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Prof. Dr. Judith Pfeiffer

Principal Investigator

Judith Pfeiffer

University of Bonn
Institute of Oriental and Asian Studies (IOA)
Department of Islamic Studies and Languages of the Middle East
Adenauerallee 4-6
D-53113 Bonn
Phone: +49/ (0)228 / 73-4591
judith.pfeiffer[at]uni-bonn.de

 

 

Current Position

Alexander von Humboldt-Professor for Islamic Studies

Research

Judith Pfeiffer focuses on the Islamicate intellectual history of the late medieval and early modern periods, paying particular attention to historiography, social, intellectual and religious networks, and the circulation of knowledge in the wake of the conversion of the formerly Buddhist Mongol rulers to Islam at the turn of the fourteenth century. This knowledge ushered in a long period of experimentation in the Nile-to-Oxus Region (the predominantly Muslim Middle East). It is during this period that we witness the establishment of informal intellectual networks and the institutionalization of more formal socio-religious networks (‘Sufi monastic orders’), as well as the gradual integration of the learned classes into state apparatuses. Dependencies in this context are ubiquitous, and include student-teacher-relationships in the field of traditional learning, master and disciple relationships with the full range of rites of initiation in Sufism [‘mysticism’] and relationships of patronage that are often explicitly discussed as unwanted in the primary sources.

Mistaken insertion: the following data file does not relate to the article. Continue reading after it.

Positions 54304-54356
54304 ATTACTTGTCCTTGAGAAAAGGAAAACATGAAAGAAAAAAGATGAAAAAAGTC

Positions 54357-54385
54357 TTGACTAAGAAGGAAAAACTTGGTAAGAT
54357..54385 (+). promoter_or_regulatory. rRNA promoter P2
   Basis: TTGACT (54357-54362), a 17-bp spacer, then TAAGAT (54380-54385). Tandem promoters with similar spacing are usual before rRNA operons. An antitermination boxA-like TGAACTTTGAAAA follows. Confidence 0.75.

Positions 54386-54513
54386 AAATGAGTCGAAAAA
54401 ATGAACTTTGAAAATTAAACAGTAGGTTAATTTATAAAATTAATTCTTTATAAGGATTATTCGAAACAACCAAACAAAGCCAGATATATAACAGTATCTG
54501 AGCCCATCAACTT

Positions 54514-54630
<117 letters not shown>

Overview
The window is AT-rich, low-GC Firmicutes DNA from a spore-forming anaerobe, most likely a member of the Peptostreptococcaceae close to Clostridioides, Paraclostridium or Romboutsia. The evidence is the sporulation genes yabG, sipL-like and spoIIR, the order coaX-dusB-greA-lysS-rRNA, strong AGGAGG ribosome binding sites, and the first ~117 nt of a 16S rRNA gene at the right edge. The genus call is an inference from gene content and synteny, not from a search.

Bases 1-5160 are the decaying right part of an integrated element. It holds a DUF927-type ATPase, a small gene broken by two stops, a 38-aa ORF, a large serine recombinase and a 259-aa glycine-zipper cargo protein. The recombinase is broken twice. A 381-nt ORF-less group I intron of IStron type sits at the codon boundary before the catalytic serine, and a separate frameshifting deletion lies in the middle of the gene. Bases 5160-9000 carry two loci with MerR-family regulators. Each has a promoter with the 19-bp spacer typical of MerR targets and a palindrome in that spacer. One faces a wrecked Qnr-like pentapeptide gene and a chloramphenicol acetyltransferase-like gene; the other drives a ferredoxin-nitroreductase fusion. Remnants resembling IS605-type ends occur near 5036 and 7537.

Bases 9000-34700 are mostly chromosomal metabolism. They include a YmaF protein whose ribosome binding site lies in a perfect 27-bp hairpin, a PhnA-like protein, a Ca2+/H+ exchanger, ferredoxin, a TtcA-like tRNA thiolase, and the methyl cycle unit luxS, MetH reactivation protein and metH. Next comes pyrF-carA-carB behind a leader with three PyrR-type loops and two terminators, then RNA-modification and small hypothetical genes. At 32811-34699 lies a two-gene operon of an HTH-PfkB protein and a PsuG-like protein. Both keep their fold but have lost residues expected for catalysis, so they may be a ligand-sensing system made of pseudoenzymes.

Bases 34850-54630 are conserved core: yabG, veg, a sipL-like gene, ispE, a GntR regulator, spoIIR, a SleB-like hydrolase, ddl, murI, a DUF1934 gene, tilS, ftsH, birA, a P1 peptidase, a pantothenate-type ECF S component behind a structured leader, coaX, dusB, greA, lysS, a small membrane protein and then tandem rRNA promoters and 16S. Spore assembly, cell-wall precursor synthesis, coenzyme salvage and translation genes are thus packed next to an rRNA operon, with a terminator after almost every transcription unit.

1 book, 4 edited volumes, 10 articles. 7 completed and 4 ongoing doctorates as well as numerous Master (M.Phil. and M.St.) and Bachelor theses as supervisor/dissertation committee member.

Education

  • 1998–2003        Ph.D. in Near Eastern Languages and Civilizations at the University of Chicago, USA
  • 1998–2000        Doctoral Scholarship at the German Oriental Institute Istanbul, Turkey
  • 1994–1998        M.A. in Near Eastern Languages and Civilizations at the University of Chicago, USA
  • 1983–1992        M.A. in Romance, German and Oriental Philologies, Islamic Studies and Pedagogy at University of
                              Cologne, Germany

Academic Positions

  • 2016–present    Alexander von Humboldt-Professor of Islamic Studies, University of Bonn, Germany
  • 2003–2016        University Lecturer in Arabic and Islamic History and Associate Professor of Arabic and Islamic History at the
                              Faculty of Oriental Studies, University of Oxford, UK
  • 2002–2003        Instructor at the Department of Near Eastern Languages & Civilizations, University of Chicago, USA

Participation in Centers and Collaborative Projects

  • Käte Hamburger Kolleg “Dynamiken der Religionsgeschichte zwischen Asien und Europa” ["Dynamics of the History of Religion between Asia and Europe"], University of Bochum, Germany
  • Principal investigator of the ERC Research Group IMPAcT "From Late Medieval to Early Modern: 13th to 16th Century Islamicate Philosophy and Theology", Oxford, UK
  • Alexander von Humboldt Kolleg Research Group "Islamicate Intellectual History", University of Bonn, Germany